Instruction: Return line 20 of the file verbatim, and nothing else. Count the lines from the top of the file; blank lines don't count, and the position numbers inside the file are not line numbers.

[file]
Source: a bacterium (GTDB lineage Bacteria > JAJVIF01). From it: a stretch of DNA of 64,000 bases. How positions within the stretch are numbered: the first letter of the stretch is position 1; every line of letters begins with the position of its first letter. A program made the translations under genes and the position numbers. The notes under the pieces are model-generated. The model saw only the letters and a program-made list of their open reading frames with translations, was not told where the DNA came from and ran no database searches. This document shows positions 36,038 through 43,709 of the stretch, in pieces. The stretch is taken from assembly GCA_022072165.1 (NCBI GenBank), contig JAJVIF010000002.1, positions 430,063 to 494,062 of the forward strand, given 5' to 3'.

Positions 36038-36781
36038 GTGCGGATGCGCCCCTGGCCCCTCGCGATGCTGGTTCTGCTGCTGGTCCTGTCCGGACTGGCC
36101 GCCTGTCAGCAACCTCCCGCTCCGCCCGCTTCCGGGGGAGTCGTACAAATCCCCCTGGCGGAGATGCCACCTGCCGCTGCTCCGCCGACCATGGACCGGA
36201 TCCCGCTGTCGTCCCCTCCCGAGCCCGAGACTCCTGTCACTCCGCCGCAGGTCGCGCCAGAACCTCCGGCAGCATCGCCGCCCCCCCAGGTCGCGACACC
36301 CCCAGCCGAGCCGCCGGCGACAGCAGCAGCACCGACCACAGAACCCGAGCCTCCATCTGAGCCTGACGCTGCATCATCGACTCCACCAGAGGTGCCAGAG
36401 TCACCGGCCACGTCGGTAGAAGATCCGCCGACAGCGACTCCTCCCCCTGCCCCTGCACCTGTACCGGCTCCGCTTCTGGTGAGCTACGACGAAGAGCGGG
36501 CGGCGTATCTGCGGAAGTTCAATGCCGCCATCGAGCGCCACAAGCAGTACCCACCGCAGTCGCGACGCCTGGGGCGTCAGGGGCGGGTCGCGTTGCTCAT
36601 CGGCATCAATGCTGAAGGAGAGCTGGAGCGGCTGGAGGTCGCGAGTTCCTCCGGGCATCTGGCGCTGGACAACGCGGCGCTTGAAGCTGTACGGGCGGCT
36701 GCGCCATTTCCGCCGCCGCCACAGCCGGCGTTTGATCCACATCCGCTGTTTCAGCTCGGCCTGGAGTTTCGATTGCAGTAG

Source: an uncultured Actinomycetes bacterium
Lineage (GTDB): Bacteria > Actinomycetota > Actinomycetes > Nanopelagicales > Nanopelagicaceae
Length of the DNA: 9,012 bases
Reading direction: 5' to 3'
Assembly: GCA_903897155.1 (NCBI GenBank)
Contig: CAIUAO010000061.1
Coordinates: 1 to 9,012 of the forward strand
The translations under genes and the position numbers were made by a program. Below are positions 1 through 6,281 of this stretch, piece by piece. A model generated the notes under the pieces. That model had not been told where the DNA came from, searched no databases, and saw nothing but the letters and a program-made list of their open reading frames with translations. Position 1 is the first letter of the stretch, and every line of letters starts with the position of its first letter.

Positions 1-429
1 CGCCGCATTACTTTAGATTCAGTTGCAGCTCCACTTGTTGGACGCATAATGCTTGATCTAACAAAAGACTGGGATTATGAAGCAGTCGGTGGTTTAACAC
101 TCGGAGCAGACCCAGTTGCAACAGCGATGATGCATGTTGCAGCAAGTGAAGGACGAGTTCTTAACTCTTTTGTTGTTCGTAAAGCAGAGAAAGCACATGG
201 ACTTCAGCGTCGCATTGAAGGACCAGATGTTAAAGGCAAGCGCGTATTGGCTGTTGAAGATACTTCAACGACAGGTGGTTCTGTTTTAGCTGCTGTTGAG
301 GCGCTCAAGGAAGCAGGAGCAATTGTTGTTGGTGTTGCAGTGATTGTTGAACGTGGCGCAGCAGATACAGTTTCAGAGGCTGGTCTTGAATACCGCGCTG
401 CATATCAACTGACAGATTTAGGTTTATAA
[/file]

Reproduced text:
1 CGCCGCATTACTTTAGATTCAGTTGCAGCTCCACTTGTTGGACGCATAATGCTTGATCTAACAAAAGACTGGGATTATGAAGCAGTCGGTGGTTTAACAC